Another Boeing Whistleblower Dies

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The aviation sector is dealing with the loss of two whistleblowers who had exposed concerns about safety procedures at Boeing and its suppliers.

Joshua “Josh” Dean, a quality auditor at Boeing’s supplier Spirit AeroSystems, passed away on April 30, 2024 following a sudden bout of influenza, Methicillin-resistant Staphylococcus aureus (MRSA), and pneumonia. He was 45 years old.

Dean’s passing came after the death of John Barnett, another whistleblower, at the age of 62. Barnett died in March 2024 from what appears to be a self-inflicted gunshot wound. At the time of his death, he was testifying in his retaliation lawsuit against Boeing.

Dean had been critically ill in the days preceding his death. He was airlifted from a hospital in Wichita, Kansas to another in Oklahoma City, Oklahoma as his health worsened. Dean, a resident of Wichita, Kansas, where Spirit AeroSystems is located, was known for his healthy lifestyle and robust health.

Attorneys Brian Knowles and Rob Turkewitz released a joint statement to Fox News Digital, describing Dean’s death as a significant loss to the aviation community and the public. They stated, “He showed remarkable courage in standing up for what he believed to be true and right.”

In 2023, Dean lost his job at Spirit AeroSystems and subsequently lodged a retaliation complaint with federal labor officials. He claimed his dismissal was due to his flagging of safety issues concerning Boeing’s 737 MAX planes. 

Specifically, he pointed out incorrectly drilled holes in the aircraft’s fuselage. In a shareholder lawsuit against Spirit AeroSystems, he revealed defects in the aft pressure bulkhead of the 737 MAX jets. Spirit acknowledged these defects in August 2023, following Dean’s dismissal.

Dean was one of the initial whistleblowers to claim that Spirit AeroSystems’ senior management ignored manufacturing defects in the 737 MAX. He lodged a complaint with the Federal Aviation Administration (FAA) and the Department of Labor, alleging his dismissal was retaliation for raising safety issues. The FAA investigation found the safety issues were “appropriately addressed under an FAA-approved safety program,” but the specifics were kept confidential due to privacy concerns.

John Barnett, a former Boeing quality manager, also raised concerns about safety lapses at Boeing’s North Charleston, South Carolina plant, where he worked on the 787 Dreamliner.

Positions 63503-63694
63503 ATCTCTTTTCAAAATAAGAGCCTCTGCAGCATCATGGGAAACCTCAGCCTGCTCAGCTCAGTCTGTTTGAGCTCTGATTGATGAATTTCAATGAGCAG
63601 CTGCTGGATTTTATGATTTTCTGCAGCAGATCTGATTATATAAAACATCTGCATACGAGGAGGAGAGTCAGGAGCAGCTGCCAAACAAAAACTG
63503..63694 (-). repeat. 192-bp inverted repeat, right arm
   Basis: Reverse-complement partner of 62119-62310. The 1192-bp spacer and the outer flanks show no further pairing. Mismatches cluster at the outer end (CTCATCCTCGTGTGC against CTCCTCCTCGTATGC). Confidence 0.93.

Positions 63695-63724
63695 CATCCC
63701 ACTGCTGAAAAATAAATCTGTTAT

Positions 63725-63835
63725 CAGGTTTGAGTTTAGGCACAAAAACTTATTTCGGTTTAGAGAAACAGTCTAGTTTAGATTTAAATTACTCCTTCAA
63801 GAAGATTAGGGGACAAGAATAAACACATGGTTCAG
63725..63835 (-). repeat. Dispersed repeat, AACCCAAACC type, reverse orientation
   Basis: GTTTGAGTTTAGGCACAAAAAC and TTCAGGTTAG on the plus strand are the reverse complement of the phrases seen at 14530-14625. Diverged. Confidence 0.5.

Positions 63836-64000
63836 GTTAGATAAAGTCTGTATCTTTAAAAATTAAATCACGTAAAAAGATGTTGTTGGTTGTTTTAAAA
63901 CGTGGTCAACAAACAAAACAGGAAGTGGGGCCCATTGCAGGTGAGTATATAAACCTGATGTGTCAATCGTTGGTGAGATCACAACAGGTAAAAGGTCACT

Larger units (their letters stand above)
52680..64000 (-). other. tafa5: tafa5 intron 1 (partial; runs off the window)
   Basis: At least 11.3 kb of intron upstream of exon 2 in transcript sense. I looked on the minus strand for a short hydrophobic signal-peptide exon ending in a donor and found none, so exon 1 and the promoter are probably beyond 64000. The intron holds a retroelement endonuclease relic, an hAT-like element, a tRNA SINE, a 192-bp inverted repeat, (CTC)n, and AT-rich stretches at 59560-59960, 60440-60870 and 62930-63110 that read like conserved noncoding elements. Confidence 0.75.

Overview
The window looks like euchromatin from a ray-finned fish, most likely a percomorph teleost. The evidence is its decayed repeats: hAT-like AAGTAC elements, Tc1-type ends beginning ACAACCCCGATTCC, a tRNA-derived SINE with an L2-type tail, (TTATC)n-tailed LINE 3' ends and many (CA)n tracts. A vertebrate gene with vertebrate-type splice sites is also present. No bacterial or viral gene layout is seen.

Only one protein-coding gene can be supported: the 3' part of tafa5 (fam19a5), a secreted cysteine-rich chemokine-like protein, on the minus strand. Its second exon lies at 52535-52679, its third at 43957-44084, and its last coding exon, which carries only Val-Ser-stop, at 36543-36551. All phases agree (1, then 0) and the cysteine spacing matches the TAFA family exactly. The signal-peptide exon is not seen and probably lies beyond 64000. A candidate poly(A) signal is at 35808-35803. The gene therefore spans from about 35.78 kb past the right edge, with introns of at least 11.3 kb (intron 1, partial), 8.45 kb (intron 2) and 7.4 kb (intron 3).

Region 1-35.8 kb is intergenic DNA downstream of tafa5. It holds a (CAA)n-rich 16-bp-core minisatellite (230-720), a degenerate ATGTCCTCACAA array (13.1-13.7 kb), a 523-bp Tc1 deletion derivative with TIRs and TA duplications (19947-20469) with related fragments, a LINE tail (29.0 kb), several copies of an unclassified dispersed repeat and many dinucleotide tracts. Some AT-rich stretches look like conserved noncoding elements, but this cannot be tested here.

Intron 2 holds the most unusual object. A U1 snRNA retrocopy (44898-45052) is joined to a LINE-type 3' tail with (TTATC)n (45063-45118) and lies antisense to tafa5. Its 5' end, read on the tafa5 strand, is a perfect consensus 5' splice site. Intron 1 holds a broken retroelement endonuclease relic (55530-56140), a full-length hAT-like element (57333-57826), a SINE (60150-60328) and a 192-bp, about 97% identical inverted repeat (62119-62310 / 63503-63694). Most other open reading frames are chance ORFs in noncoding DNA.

After more than 30 years with the company, Barnett resigned due to job-related stress. He filed a lawsuit and an administrative complaint with the Occupational Safety and Health Administration (OSHA), alleging harassment, surveillance, and pressure to compromise on safety by Boeing managers. OSHA found no reasonable grounds to believe Boeing had violated whistleblower laws.

Barnett died in March 2024 from what appears to be a self-inflicted gunshot wound outside a Charleston, South Carolina hotel. His lawyers revealed that the ongoing litigation and depositions were causing him severe emotional distress.

Barnett’s family continues his lawsuit, seeking “justice and accountability.” They believe that alleged retaliation from Boeing significantly contributed to his mental health decline. Barnett’s lawyer, Brian Knowles, who also represents Dean, stated that they both stood up for what they believed was right. “Aviation companies should encourage and incentivize those who raise these concerns,” Knowles told the press. “Otherwise, safety and quality are truly not these companies’ top priorities.”

The deaths of both whistleblowers occur as Boeing faces intense scrutiny over its safety practices, especially with its 737 MAX program. The aircraft model was grounded worldwide in 2019 after two crashes that took the lives of 346 people. While the planes have since returned to service, Boeing has had difficulty regaining public trust and resolving ongoing quality control issues.

Boeing’s CEO Dave Calhoun recently announced his departure at the end of the year. The company is considering acquiring Spirit AeroSystems to enhance its manufacturing quality and has promised to provide $425 million to Spirit to address its safety problems.

The aviation sector mourns the loss of Dean and Barnett while advocating for stronger protections and incentives for whistleblowers. Their experiences highlight the challenges and risks faced by whistleblowers when confronting large corporations.

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